Neither Sakari Oramo nor his BBC Symphony Orchestra are household names when it comes to Bruckner. And even if conducting Sibelius, as Oramo has done superbly with the BBCSO last season, may be a proxy to the quality of Bruckner conducting given the penchant for the elemental and mysterious both composers share, the task was not made easy by Oramo’s choice to conduct the B flat major Fifth Symphony, perhaps the most Brucknerian of them all. To what qualities can one ascribe such status to a work that often evades the typical Brucknerian symphonic equation? Formally, the Fifth is unique among Bruckner’s output in its distinct contrapuntal textures, the presence of slow introductions in the outer movements, and its Adagio climax, drawn from the movement’s first theme instead of the second. Yet under its technical peculiarities is an immaculate reserve of the quintessential Bruckner, the juxtaposition of the sacred and secular, and the stable pulse sewn toward an inevitable conclusion of spiritual assuredness.

Sakari Oramo conducts the BBC SO © BBC | Mark Allan
Sakari Oramo conducts the BBC SO
© BBC | Mark Allan

From the pizzicato-grounded beginning of Adagio-Allegro, precision and alertness, hallmarks of an Oramo production were evident. There were no unnecessary theatrics, as Oramo carved the moments of silence leading to their first theme, and when it arrived, the integrity and clarity of the tuttis suggested a portentous occasion. If Oramo had drilled the orchestra to maintain an arresting level of togetherness, especially impressive in the thinly delineated vibratos, there was nothing rigid in expression. In the Adagio, where the sweeping second theme and the climax are often broadened to exploit qualities of the profound, such possibilities were overlooked under Oramo’s sober baton. Still, the movement, being played under 16 minutes, gave a sense that Oramo was not to dwell on things just yet.

The back-heavy nature of the Fifth Symphony requires conductors to shape a narrative that accommodates both continuity and tension. Having observed a thrilling Scherzo that refused to shy away from the blithe and rustic spirits of the Ländler, the introduction of the Finale was brisk. Given that this introduction is identical to the contemplative first movement introduction, the newfound pace conjured both curiosity and familiar solemnity. The surprising burst of rubato-wriggled speed of the third thematic group unison was emblematic of Oramo’s intentions of the movement, as the following double fugue was procured with kinetic thrust and clarity. If the cataclysmic coda connotes religious awe in its lofty chorales, Oramo’s take was that of hot-blooded symphonic drama. In the coda’s swift intensity, the conviction forged by Oramo was both hair-raising and refreshing, ridding any notion of indulgence.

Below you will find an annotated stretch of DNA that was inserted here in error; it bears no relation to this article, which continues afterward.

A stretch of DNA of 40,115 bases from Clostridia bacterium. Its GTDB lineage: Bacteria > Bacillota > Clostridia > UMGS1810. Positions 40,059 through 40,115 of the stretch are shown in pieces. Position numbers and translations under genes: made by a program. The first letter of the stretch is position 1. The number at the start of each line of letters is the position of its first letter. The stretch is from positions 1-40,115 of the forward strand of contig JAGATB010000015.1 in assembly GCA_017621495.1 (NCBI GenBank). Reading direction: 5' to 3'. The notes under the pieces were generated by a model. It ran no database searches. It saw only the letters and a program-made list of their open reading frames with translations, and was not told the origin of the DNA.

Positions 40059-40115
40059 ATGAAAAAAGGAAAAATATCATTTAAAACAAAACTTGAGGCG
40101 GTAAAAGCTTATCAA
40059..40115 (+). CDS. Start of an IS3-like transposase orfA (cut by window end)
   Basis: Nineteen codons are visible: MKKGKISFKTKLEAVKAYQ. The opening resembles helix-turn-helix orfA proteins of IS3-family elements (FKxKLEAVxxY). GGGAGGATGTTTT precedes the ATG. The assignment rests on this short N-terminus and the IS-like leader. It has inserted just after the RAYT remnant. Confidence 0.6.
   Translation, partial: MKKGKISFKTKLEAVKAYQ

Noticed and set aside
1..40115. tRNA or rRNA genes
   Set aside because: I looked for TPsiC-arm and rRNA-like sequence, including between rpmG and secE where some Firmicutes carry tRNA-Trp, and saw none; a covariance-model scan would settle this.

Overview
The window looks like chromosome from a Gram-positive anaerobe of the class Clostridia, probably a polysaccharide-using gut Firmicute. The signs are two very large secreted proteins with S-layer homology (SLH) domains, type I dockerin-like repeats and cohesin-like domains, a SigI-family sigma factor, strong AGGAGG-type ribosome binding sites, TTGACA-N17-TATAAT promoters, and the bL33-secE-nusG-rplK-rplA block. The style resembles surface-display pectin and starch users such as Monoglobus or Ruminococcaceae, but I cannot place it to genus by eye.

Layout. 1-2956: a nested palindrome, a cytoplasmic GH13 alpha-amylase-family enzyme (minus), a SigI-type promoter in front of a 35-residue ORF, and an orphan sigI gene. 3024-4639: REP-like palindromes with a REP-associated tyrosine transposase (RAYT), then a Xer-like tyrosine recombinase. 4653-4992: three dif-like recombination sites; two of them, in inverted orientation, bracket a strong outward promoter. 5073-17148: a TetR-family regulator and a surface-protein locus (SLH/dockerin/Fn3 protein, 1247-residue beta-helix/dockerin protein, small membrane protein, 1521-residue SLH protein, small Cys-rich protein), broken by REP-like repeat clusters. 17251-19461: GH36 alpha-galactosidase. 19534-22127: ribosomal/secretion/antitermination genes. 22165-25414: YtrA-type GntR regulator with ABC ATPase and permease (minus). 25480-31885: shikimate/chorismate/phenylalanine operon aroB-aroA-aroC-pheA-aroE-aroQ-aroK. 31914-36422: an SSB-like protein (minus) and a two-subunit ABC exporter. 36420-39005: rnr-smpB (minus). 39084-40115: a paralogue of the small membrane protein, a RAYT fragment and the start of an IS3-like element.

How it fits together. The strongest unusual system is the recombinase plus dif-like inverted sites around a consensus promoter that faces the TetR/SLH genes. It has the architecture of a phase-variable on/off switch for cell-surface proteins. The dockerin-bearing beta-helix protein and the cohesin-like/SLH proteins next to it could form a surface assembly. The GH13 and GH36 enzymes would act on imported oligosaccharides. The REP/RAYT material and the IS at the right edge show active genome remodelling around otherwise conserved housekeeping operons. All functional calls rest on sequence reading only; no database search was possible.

Benjamin Grosvenor, Sakari Oramo and the BBC SO © BBC | Mark Allan
Benjamin Grosvenor, Sakari Oramo and the BBC SO
© BBC | Mark Allan

The performance was preceded by Mozart’s Piano Concerto no. 21 in C major, played by the Benjamin Grosvenor. Oramo appeared to acknowledge recent HIP trends by adopting a hard-stick timpani, but the charming performance was ultimately lyrical and more 20th-century than 18th. The Royal Albert Hall is rarely kind to soloists and thus Grosvenor’s clarity of tone was a thing to admire, although his tendency for elegance over flair kept the exuberant Allegro vivace assai firm on the ground.

*****